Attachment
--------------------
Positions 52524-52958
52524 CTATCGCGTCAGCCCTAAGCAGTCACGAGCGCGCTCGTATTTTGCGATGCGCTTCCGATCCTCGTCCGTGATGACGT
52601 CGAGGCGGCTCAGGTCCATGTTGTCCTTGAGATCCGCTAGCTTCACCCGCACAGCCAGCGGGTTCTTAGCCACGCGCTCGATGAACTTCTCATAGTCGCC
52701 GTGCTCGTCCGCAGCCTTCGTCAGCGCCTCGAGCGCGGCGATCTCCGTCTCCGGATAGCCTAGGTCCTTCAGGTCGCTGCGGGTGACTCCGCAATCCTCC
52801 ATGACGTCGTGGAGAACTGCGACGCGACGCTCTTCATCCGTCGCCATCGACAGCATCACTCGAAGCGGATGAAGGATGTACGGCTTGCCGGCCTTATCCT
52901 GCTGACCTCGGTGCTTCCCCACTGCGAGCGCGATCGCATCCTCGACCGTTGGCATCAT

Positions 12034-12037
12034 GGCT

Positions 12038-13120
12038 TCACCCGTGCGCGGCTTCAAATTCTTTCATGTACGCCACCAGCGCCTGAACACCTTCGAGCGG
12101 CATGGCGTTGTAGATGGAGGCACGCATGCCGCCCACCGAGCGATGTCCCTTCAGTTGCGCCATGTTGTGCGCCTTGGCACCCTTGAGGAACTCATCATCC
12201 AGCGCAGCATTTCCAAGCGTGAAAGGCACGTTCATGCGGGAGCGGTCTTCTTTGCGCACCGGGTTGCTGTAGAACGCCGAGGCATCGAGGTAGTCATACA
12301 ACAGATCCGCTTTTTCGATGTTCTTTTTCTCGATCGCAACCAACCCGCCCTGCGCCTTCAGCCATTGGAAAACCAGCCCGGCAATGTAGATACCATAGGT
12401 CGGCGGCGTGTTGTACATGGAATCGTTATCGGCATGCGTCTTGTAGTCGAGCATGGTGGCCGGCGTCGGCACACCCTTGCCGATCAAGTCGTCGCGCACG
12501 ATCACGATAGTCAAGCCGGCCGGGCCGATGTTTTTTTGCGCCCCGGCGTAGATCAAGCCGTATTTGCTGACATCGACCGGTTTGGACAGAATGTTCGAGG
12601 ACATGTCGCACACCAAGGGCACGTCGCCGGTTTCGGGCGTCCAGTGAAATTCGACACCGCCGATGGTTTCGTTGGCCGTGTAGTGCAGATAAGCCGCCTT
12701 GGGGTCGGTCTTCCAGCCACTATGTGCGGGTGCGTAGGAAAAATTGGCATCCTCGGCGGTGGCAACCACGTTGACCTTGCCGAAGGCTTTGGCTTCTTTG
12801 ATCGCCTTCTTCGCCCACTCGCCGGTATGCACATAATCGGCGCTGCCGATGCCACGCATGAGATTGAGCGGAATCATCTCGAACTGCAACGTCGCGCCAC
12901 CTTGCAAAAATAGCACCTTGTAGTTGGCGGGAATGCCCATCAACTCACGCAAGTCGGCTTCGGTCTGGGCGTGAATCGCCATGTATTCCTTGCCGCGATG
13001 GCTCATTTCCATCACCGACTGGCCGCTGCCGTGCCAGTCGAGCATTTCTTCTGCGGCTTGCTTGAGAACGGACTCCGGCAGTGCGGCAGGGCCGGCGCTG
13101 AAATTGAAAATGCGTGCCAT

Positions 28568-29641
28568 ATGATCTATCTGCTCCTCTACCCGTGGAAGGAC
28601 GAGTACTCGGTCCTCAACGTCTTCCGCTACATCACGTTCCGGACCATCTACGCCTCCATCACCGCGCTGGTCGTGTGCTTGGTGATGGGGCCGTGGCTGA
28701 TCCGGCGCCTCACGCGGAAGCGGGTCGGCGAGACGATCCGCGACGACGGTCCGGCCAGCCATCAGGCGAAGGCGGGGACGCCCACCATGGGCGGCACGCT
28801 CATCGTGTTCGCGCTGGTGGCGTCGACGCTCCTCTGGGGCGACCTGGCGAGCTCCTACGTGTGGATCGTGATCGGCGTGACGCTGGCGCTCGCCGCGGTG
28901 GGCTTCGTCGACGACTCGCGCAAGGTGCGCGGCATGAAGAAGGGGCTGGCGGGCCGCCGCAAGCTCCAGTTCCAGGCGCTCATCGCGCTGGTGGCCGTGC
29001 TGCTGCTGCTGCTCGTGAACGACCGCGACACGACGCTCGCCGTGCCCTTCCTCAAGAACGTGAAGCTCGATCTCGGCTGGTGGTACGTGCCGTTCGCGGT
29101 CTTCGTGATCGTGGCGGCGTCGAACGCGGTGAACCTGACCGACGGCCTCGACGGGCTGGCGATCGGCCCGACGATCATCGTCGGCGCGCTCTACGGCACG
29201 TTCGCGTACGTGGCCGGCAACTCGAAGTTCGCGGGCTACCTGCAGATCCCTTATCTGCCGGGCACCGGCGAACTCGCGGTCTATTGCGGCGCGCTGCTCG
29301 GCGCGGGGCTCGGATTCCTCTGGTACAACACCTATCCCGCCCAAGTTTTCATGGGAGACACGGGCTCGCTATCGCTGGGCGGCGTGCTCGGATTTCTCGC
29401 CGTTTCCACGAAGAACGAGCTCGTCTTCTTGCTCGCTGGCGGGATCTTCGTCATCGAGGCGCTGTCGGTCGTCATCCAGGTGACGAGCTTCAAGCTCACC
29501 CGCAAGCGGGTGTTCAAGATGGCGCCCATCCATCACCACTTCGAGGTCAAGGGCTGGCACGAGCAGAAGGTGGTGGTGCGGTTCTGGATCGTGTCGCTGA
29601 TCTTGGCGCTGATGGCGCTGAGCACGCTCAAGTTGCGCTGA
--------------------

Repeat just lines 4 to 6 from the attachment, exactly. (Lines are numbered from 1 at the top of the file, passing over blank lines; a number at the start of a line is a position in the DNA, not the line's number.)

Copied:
52701 GTGCTCGTCCGCAGCCTTCGTCAGCGCCTCGAGCGCGGCGATCTCCGTCTCCGGATAGCCTAGGTCCTTCAGGTCGCTGCGGGTGACTCCGCAATCCTCC
52801 ATGACGTCGTGGAGAACTGCGACGCGACGCTCTTCATCCGTCGCCATCGACAGCATCACTCGAAGCGGATGAAGGATGTACGGCTTGCCGGCCTTATCCT
52901 GCTGACCTCGGTGCTTCCCCACTGCGAGCGCGATCGCATCCTCGACCGTTGGCATCAT